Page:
Pediatric Nurse: Career Summary, Occupational Outlook, and Educational Requirements

Find out about the types of jobs you could pursue in pediatric nursing. Read on to learn more about career options, along with salary and licensure information. Schools offering Nursing degrees can also be found in these popular choices.

Career Information At a Glance

Pediatric nurses are registered nurses (RNs) or nurse practitioners (NPs) who provide preventive and acute nursing care to children and adolescents in doctor's offices and hospitals. The following chart gives you an overview about entering this field.

Registered NursePediatric Nurse Practitioner
Degree Required Bachelor's degree Master's or doctoral degree
Education Field of Study Nursing Nursing
Key Responsibilities Take vital signs and maintain patient records; administer medication and treatment; set up and monitor medical equipment; assist doctor with examinations and treatment Examine patients and diagnose health issues; order and perform diagnostic tests and analyze results; prescribe medication and treatment
Licensure and/or Certification Licensure as RN is required; board certification in several pediatric nursing specialties is available Licensure as RN is required; board certification as a pediatric nurse practitioner is available
Job Growth (2012-2022) 19% for all registered nurses* 34% for all nurse practitioners*
Median Salary (2013) $66,220 for all registered nurses* $92,670 for all nurse practitioners*

Source: *U.S. Bureau of Labor Statistics

What Does a Pediatric Nurse Do?

A pediatric nurse's primary role is working with children and adolescents in a variety of situations and medical facilities. To be a pediatric nurse, you'll be trained as a nurse and in advanced techniques handling small children. In addition, you'll have knowledge to work in a number of settings, including schools, emergency departments, pediatric wards and family practitioner offices.

If you're employed with primary care services, such as doctors' offices, health care clinics or schools, your routines may include conducting routine developmental screenings, administering immunizations and promoting healthy lifestyle choices. If you choose to work in an acute care setting, such as an intensive care unit or emergency room, you may perform in-depth assessments, interpret the results of diagnostic tests and provide treatments. Your duties may also include aiding doctors in the emergency or operating room.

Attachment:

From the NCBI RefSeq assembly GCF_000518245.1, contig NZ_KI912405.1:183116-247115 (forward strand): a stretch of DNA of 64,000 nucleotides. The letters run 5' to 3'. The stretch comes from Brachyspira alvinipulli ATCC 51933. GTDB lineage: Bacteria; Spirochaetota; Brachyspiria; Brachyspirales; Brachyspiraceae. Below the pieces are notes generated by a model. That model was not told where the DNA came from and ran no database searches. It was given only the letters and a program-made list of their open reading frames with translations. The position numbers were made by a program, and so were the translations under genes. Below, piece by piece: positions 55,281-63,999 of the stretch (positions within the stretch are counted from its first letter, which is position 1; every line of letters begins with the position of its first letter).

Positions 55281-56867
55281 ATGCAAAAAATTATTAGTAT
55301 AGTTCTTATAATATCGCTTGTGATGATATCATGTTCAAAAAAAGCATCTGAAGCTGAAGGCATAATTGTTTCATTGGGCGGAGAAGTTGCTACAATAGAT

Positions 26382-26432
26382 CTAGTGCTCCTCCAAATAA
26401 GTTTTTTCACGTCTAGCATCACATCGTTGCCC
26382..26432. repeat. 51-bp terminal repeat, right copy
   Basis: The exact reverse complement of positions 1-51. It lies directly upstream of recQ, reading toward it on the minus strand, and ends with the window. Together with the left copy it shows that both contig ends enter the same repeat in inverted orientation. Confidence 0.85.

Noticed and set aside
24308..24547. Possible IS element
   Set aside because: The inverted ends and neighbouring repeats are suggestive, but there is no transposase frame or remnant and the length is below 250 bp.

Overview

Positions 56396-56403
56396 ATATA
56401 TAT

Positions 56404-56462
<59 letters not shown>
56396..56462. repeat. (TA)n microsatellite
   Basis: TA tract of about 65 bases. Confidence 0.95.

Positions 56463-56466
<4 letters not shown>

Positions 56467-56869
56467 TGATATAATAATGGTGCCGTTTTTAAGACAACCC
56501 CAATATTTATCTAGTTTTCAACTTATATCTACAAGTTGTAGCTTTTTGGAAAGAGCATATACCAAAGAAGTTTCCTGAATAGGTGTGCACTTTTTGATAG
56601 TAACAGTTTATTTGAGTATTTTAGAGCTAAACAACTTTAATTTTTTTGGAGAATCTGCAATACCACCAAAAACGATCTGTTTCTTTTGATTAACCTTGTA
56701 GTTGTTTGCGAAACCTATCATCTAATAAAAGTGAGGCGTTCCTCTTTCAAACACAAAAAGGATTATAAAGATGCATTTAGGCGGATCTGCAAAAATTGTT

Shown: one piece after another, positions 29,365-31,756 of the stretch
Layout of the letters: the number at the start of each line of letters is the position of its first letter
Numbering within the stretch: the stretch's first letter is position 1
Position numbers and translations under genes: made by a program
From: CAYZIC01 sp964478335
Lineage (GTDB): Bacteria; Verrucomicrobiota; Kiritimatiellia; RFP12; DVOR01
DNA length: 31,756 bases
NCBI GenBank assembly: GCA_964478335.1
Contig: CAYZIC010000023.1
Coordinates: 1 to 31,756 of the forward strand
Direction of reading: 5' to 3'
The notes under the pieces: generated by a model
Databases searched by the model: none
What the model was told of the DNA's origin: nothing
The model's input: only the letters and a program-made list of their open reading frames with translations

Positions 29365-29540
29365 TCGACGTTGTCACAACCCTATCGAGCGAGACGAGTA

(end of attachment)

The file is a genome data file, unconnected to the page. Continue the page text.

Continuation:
How Does this Career Look?

The U.S. Bureau of Labor Statistics (BLS) reported that employment opportunities for all nurse practitioners would grow by 34% between 2012 and 2022, an increase of 37,100 jobs. Jobs for registered nurses would grow by approximately 526,800 between 2012 and 2022 (www.bls.gov). That was an expected 19% increase. You might look for some of these job opportunities through the Society of Pediatric Nurses, which provides job listings for pediatric nurse openings across the country (www.pednurses.org).

The median annual salary for registered nurses in 2013 was $66,220, according to the BLS, but specific salary data for pediatric nurses was not available. Medical and surgical hospitals employed the largest percentage of registered nurses. The 2013 median annual salary for nurse practitioners was reported by BLS as $92,670. Doctors offices employed the largest percentage of nurse practitioners.

What Should I Study?

To become a specialized nurse, such as a pediatric nurse, you'll first need to earn your bachelor's degree in nursing. These programs teach you the essentials of working as a nurse and include instruction in patient care, communications, anatomy, health assessment, healthcare systems and ethics in nursing. After completing a nursing degree and becoming a registered nurse (RN), you'll want to gain experience in the field you wish to work. In this case, a master's or doctoral degree program as a pediatric nurse practitioner should be considered.

Not only is a master's degree required by some credentialing agencies, but this program also provides plenty of clinical time in pediatrics. In this program you'll study child development and pediatric medicine. Your program may include subjects like pharmacology, adolescent health, working with pediatric clients, handling grief and bereavement, victimology, decision-making and health promotion.

What Certification Should I Seek?

The first step in certification will be to sit for the NCLEX-RN licensing exam. This exam and the NCLEX-PN, for licensed practical nurses, are offered through the National Council of State Boards of Nursing. After you earn your nursing license, you can then prepare to earn one of the national pediatric certifications. The American Nurses Credentialing Center certification exam can be taken if you are a licensed RN, have a master's degree and have additional training in health promotion or diagnostics (www.nursecredentialing.org). The Pediatric Nursing Certification Board offers a certification exam for five pediatric subspecialties, including acute care, emergency care and adolescent mental health (www.pncb.org).

You can also seek the Pediatric Advanced Life Support (PALS) certification offered through the American Heart Association (www.heart.org). This training is good for pediatric nurses who are interested in first-time training or renewing their knowledge of ambulatory care.

To continue researching, browse degree options below for course curriculum, prerequisites and financial aid information. Or, learn more about the subject by reading the related articles below:

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